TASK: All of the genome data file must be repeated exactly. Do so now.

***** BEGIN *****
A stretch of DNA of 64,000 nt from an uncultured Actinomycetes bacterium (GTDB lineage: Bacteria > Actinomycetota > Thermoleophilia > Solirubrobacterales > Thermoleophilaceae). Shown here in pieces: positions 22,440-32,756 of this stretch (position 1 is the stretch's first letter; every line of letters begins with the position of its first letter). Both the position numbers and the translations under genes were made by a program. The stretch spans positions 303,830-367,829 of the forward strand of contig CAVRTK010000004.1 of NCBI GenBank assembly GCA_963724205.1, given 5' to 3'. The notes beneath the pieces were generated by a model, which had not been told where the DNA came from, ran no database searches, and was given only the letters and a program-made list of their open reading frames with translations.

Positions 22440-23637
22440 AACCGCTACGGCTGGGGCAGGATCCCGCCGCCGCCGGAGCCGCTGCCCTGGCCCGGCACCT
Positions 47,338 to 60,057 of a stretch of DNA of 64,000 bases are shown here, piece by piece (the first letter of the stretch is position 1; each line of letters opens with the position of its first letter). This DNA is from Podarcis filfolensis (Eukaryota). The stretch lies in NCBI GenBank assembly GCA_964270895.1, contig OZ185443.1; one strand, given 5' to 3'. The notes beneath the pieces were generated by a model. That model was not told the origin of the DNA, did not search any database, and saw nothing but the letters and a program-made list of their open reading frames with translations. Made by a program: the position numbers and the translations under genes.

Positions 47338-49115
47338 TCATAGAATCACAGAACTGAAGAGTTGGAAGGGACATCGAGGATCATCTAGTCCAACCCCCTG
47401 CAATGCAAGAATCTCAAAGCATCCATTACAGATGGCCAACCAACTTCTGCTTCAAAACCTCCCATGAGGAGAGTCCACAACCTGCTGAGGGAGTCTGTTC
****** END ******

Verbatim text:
A stretch of DNA of 64,000 nt from an uncultured Actinomycetes bacterium (GTDB lineage: Bacteria > Actinomycetota > Thermoleophilia > Solirubrobacterales > Thermoleophilaceae). Shown here in pieces: positions 22,440-32,756 of this stretch (position 1 is the stretch's first letter; every line of letters begins with the position of its first letter). Both the position numbers and the translations under genes were made by a program. The stretch spans positions 303,830-367,829 of the forward strand of contig CAVRTK010000004.1 of NCBI GenBank assembly GCA_963724205.1, given 5' to 3'. The notes beneath the pieces were generated by a model, which had not been told where the DNA came from, ran no database searches, and was given only the letters and a program-made list of their open reading frames with translations.

Positions 22440-23637
22440 AACCGCTACGGCTGGGGCAGGATCCCGCCGCCGCCGGAGCCGCTGCCCTGGCCCGGCACCT
Positions 47,338 to 60,057 of a stretch of DNA of 64,000 bases are shown here, piece by piece (the first letter of the stretch is position 1; each line of letters opens with the position of its first letter). This DNA is from Podarcis filfolensis (Eukaryota). The stretch lies in NCBI GenBank assembly GCA_964270895.1, contig OZ185443.1; one strand, given 5' to 3'. The notes beneath the pieces were generated by a model. That model was not told the origin of the DNA, did not search any database, and saw nothing but the letters and a program-made list of their open reading frames with translations. Made by a program: the position numbers and the translations under genes.

Positions 47338-49115
47338 TCATAGAATCACAGAACTGAAGAGTTGGAAGGGACATCGAGGATCATCTAGTCCAACCCCCTG
47401 CAATGCAAGAATCTCAAAGCATCCATTACAGATGGCCAACCAACTTCTGCTTCAAAACCTCCCATGAGGAGAGTCCACAACCTGCTGAGGGAGTCTGTTC